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Gestational Diabetes Foods and Management: An Eye-Opening Interview with Dr. Kenneth K. Chen

Unlike preexisting diabetes, gestational diabetes is diagnosed for the first time during pregnancy. Gestational diabetes causes high blood sugar and can affect your pregnancy. In this interview, Dr. Kenneth K. Chen speaks about managing gestational diabetes with diet and exercise tips.

Interview has been edited for clarity.

How to manage gestational diabetes

“In all countries, pregnant people are routinely screened for gestational diabetes, and once they get a positive test, we encourage all of them to go on a special diet,” says Dr. Chen. 

Here’s what health care providers usually ask people to do once they get a positive diabetes test: 

  • Meet with a nutritionist to discuss changes they need to make to their existing diet. 
  • Test their blood glucose levels on a regular basis. 

    “We typically get them to test four times a day: early in the morning after fasting and then three times after each main meal (breakfast, lunch, and dinner). 

    “The postprandial tests are usually done two hours after each main meal, but in some countries, the standard of care is to test one hour after each main meal,” says Dr. Chen.

Dr. Chen says that health care providers educate people with gestational diabetes on what their target levels should be.

Insulin is considered the gold standard of treatment, but in some instances, oral hypoglycemic agents such as metformin and/or glyburide can also be considered.

“In the U.S., fasting glucose levels should be below 95 mg/dL, and two-hour postprandial glucose levels should be below 120 mg/dL. If these numbers are continually being exceeded despite being on a low-glycemic diet, then the pregnant person will need to be started on insulin therapy as well. 

“Insulin is considered the gold standard of treatment, but in some instances, oral hypoglycemic agents such as metformin and/or glyburide can also be considered,” Dr. Chen advises.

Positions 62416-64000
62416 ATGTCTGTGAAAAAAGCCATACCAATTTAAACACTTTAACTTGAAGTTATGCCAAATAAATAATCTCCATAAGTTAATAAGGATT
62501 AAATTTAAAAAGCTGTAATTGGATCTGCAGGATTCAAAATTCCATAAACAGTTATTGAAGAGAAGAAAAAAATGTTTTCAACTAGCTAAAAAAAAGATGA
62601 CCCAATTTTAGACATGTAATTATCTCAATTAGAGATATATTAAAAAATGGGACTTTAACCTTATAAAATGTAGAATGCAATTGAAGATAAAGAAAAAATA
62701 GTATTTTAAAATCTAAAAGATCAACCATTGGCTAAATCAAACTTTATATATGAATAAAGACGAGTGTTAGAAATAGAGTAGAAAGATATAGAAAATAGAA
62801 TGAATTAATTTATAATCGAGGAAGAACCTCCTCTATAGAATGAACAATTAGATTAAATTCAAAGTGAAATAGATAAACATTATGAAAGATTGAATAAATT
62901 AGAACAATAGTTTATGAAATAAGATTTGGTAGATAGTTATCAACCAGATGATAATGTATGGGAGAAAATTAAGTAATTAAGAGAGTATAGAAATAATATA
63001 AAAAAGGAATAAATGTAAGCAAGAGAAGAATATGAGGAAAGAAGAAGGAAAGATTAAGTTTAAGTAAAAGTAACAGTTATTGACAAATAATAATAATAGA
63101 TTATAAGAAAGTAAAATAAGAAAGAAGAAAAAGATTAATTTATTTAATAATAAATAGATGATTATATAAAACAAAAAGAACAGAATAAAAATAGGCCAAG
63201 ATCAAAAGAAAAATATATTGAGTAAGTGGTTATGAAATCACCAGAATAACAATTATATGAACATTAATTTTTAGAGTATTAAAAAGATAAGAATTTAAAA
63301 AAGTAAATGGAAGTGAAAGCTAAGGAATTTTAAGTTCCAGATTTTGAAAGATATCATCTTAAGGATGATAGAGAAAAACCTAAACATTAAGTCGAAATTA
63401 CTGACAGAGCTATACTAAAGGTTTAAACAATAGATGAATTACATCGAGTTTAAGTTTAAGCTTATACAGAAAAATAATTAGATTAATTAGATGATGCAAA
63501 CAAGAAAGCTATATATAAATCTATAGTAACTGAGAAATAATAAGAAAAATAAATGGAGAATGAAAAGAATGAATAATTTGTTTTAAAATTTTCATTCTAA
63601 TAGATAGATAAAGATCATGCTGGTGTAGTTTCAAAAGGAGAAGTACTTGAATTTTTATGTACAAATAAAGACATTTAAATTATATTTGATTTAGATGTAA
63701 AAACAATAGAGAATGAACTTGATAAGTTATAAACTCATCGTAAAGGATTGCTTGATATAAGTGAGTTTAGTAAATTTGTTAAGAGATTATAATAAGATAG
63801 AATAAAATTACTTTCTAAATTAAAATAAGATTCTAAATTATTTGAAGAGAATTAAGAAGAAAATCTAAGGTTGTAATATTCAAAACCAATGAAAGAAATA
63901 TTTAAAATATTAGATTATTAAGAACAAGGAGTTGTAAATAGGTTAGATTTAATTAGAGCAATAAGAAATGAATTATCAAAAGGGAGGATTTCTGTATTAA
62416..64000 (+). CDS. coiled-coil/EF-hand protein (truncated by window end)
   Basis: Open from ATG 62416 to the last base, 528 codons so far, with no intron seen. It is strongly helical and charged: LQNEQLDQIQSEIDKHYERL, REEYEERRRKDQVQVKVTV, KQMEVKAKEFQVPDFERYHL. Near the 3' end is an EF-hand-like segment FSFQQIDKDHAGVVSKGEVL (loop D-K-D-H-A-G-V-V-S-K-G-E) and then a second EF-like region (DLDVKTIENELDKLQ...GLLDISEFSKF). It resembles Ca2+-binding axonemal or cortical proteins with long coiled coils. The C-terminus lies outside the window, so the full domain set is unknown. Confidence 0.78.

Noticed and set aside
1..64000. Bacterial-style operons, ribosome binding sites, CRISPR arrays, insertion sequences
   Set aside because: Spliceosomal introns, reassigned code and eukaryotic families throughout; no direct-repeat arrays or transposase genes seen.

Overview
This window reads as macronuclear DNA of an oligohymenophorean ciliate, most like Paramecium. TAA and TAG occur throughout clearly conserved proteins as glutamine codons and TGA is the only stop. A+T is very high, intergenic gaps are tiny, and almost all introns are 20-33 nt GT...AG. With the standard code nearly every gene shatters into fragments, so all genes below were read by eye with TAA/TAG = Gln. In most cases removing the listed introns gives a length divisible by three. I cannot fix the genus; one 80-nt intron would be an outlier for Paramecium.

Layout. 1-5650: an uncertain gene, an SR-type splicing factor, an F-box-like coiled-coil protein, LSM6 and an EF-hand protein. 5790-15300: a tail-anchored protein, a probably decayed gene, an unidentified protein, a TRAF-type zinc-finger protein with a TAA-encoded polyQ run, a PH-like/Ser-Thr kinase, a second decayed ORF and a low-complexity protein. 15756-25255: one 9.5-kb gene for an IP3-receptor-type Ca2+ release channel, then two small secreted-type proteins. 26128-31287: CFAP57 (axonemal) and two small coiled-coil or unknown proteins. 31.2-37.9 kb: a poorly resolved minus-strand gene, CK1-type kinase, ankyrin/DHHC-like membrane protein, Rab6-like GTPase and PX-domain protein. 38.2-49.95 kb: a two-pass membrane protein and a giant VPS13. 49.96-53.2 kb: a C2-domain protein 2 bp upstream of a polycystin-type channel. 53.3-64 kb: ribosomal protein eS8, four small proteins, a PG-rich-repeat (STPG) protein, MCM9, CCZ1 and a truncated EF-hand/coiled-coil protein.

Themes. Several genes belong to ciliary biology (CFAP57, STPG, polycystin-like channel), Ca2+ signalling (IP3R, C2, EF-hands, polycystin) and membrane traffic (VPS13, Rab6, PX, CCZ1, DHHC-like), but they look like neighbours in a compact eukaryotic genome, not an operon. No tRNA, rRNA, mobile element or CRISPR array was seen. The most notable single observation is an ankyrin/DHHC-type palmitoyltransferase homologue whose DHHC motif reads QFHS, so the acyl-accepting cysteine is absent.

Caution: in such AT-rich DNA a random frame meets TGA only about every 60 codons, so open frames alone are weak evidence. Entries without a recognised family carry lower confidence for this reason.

Food for gestational diabetes

Dr. Chen shares some basic dietary concepts that he personally discusses with pregnant people.

First of all, he finds out what types of drinks they consume on a regular basis. Nearly 40 to 50 percent of all sugar intake comes from beverages on a daily basis. 

“If they only drink water, then we quickly move on to the foods that they eat. But if they are 

drinking a lot of soda and fruit juices, the first thing I tell them is to reduce their consumption significantly, as this is a very quick and easy way to improve their glucose levels,” says Dr. Chen. 

In terms of food, Dr. Chen discusses the broad concepts of glycemic load and glycemic index with his patients.

Glycemic load

Dr. Chen counsels people on how to estimate the glycemic load of their meals, and educates them on the importance of maintaining a balanced diet throughout pregnancy, as they need to eat a good amount of carbohydrates for fetal well-being. 

“As an example, I tell them to eat roughly 30 grams of carbohydrates per main meal and about 15 grams of carbohydrates for each snack. I tell them to try not to exceed this amount for one particular meal, because if they do that, then it is quite likely that this will cause their glucose levels to rise,” explains Dr. Chen.